Nail Fungus Medication
Fungal nail infections (onychomycosis) affect many people, and they can sometimes be difficult to eradicate. The infections are caused by fungi which burrow under the nails causing them to be brittle, discolored and distorted, often causing embarrassment to the sufferer. If left untreated, the infection could spread to other nails, making the hands and feet look unsightly.
If the infection is severe, antifungal pills are the most effective, though they require close monitoring and follow up. Any related fungal skin infection will also be cleared by the medication. The doctor will prescribe the medicine depending on the type of fungus that has caused the nail infection. The most popular oral medications that are known to be effective include Terbinafine and Itraconazole.
Terbinafine tablets are usually taken daily for a period of between 6-12 weeks for fingernails, and 12-24 weeks for toenails. The drug is safe, with few side effects associated with it. Fungal nail infections can be stubborn, and patients should therefore take the tablets for the whole prescribed period.
Itraconazole is administered as pulsed treatment. The tablets are taken twice daily for a week, and the course is repeated after three weeks. Two pulsed courses are usually sufficient for fingernail infections while toenail infections will require 3 pulsed courses or more. Common side effects associated with antifungal tablets include headaches, nausea, itching, poor sense of taste and diarrhea. In 50% of the patients, the infected nail is fully restored to its former appearance, but in a further 20% of patients, the nail may not look as normal as before, even though the fungus has been cleared.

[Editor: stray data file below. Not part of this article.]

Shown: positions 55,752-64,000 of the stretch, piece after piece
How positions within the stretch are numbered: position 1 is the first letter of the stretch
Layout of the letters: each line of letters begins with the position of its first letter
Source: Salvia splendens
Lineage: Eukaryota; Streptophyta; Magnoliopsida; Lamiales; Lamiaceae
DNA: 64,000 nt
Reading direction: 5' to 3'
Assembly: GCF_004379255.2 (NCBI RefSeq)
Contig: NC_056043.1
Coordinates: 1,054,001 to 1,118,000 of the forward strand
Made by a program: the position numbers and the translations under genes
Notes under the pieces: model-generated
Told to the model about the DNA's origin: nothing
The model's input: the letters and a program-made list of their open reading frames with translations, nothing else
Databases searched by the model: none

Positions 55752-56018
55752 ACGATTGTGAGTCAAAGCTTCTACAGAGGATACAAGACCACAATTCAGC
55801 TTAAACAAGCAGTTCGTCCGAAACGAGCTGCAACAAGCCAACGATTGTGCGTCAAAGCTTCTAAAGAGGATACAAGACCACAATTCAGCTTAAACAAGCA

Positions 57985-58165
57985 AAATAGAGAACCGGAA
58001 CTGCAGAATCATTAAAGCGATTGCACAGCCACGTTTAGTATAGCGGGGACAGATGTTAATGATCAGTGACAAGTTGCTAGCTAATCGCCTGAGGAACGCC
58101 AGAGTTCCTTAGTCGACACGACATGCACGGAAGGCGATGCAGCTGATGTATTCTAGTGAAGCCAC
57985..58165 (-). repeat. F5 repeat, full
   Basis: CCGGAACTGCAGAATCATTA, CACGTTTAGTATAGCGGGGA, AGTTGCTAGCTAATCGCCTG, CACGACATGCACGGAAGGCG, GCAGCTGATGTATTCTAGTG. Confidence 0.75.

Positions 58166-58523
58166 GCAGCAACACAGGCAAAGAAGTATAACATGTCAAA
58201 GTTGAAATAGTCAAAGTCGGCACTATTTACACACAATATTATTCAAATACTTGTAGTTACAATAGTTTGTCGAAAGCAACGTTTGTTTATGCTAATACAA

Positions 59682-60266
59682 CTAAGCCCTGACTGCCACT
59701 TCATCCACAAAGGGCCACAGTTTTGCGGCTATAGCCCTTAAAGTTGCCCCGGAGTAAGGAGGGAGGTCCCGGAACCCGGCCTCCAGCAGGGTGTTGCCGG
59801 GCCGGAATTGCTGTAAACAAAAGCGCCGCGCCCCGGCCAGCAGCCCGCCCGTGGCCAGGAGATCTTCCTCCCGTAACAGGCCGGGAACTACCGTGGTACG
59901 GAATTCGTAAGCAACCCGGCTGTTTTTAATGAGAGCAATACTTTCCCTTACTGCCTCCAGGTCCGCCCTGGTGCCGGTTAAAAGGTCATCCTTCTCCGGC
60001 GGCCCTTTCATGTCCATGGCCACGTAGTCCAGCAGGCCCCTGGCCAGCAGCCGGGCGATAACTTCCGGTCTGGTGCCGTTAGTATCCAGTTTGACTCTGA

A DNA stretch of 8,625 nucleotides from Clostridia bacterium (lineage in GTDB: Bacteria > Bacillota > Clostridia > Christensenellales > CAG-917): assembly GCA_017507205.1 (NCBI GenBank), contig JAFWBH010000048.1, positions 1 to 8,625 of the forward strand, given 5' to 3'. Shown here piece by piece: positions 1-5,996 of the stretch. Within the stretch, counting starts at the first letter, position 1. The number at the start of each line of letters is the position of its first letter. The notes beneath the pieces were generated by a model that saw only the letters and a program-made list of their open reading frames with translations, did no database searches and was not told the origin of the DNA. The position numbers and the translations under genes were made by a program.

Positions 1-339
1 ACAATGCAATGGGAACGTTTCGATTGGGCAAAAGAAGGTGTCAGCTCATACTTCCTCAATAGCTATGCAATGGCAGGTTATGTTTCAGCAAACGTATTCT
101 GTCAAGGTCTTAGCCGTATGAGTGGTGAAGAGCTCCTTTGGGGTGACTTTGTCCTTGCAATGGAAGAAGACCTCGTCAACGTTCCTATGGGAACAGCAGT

Antifungal nail paint
It is prescribed for those patients who prefer not to take the antifungal tablets. Also known as nail lacquer, it may not be as effective as the oral pills because the application is done onto the infected nail. The nail paint has to reach the infection for it to be effective which can take time. Amorolfine nail lacquer can be bought over the counter or obtained as a prescription. Normally, the doctor will look at the infection first and advise appropriately. The antifungal nail paint may not be very effective if the infection is close to, or involves the skin which is around the nail. Topical medications tend to be work better when used together with oral pills.
Vinegar has been touted as an effective home remedy for fighting nail fungus, though sufficient anecdotal evidence is not available. One part vinegar should be mixed with two parts of warm water and the infected foot soaked in for about twenty minutes daily. Whatever nail fungus medication is chosen, foot hygiene is of utmost importance. The feet should always be kept clean and dry, and socks should be changed daily. Nails should be clipped short, while very tight shoes should be avoided to prevent excessive sweating. Waterproof sandals should be worn while walking at swimming pools or other public areas such as gyms to avoid picking up fungal infections.
If the infection worsens and becomes painful, the nail could be removed surgically. This may be recommended if other medications fail to work. A new nail will eventually grow, though it could take 12 months or more for it to grow back fully.